"[I]t takes courage to do a thing the first time, no matter how simple and obvious it may appear after it is done. And this, fellow citizens, is the first Freeway in the West."
- California Govenor Culbert Olson at the freeway's dedication
With its landscaped embankments, limited access, and depressed roadway, Arroyo Seco Parkway (now known as the Pasadena Freeway) became the prototype of the Los Angeles freeway system. Motorists enjoy a scenic drive featuring landscaped embankments lush with native chaparral. The curving alignment traverses a chain of small parks shaded by sycamores and eucalyptus and exposed views of the snow-capped San Gabriel Mountains.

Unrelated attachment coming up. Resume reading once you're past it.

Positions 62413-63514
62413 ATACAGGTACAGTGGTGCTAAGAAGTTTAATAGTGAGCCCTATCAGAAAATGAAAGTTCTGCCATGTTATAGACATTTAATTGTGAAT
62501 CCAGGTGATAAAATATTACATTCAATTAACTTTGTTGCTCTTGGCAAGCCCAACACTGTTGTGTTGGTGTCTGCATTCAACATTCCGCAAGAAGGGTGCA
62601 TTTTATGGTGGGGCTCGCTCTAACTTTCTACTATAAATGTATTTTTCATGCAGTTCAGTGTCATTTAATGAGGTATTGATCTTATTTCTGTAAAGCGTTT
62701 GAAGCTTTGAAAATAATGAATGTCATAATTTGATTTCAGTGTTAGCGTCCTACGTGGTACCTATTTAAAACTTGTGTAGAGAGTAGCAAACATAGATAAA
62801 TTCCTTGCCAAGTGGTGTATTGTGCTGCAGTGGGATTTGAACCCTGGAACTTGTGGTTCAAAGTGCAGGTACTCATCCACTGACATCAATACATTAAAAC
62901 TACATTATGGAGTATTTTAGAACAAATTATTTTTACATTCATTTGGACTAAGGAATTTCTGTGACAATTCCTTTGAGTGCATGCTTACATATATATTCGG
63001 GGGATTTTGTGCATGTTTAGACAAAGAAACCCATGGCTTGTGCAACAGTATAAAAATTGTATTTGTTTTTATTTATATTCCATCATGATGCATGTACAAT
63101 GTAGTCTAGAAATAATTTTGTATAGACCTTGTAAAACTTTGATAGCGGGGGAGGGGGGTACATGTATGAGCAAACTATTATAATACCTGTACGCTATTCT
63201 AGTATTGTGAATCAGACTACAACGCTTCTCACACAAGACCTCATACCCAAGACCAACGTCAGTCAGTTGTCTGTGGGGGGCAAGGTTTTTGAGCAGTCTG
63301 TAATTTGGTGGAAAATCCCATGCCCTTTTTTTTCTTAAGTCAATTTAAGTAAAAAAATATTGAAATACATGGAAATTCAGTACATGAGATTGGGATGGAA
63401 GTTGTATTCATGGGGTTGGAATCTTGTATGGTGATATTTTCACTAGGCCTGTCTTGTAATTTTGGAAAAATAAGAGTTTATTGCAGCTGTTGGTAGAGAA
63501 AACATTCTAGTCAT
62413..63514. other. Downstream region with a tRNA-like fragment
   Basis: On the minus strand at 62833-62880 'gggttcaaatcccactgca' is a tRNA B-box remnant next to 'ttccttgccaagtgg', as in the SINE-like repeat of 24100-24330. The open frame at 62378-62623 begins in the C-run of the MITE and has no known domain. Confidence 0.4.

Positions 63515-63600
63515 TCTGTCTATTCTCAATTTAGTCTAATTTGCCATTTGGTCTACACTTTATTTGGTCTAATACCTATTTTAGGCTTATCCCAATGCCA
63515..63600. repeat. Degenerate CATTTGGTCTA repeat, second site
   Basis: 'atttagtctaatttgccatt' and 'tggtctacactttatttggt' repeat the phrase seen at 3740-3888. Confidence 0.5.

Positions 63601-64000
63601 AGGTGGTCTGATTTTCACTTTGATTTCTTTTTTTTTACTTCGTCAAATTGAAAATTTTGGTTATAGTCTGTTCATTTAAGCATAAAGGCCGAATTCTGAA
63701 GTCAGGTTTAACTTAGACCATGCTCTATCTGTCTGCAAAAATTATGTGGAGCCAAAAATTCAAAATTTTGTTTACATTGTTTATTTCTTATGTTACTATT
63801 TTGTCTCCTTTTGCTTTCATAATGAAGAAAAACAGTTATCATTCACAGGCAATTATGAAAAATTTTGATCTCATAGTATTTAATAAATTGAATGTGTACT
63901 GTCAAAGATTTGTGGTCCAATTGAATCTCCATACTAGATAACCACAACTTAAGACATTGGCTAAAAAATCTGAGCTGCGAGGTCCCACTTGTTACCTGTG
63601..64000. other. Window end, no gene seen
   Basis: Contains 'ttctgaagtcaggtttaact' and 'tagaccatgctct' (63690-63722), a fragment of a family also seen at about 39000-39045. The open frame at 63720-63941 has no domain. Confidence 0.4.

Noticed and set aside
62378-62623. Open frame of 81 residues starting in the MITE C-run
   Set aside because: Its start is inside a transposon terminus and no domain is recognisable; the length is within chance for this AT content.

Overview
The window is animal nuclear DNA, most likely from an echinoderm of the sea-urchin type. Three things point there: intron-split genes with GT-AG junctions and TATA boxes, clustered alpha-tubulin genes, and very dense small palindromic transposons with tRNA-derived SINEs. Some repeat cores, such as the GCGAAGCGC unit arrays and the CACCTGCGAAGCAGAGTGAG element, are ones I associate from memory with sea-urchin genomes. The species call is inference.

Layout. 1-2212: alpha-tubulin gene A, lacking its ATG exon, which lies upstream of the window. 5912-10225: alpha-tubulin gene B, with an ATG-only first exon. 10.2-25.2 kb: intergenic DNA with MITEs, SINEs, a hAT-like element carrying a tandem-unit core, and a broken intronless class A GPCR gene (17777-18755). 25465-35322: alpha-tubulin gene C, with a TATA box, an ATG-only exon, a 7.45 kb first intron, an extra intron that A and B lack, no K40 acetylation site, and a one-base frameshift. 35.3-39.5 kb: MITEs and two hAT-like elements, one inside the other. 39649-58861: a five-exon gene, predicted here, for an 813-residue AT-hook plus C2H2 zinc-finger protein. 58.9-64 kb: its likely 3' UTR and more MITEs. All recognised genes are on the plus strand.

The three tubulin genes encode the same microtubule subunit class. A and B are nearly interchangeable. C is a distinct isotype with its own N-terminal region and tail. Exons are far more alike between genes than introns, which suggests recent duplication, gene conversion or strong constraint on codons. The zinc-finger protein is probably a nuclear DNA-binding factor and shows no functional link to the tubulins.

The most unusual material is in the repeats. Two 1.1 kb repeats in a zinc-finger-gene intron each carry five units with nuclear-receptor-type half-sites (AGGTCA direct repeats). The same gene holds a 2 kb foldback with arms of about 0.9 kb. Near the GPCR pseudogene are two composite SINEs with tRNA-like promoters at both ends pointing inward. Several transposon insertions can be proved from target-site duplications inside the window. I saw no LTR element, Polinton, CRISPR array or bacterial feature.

The experience gained by observing traffic operations on the parkway confirmed the value of acceleration/deceleration lanes and the minimum practical width for planted medians. The prohibition of cross-traffic provided additional driving safety and convenience.
For more information, view the History Lesson article,
Merging Form With Function: The Arroyo Seco Parkway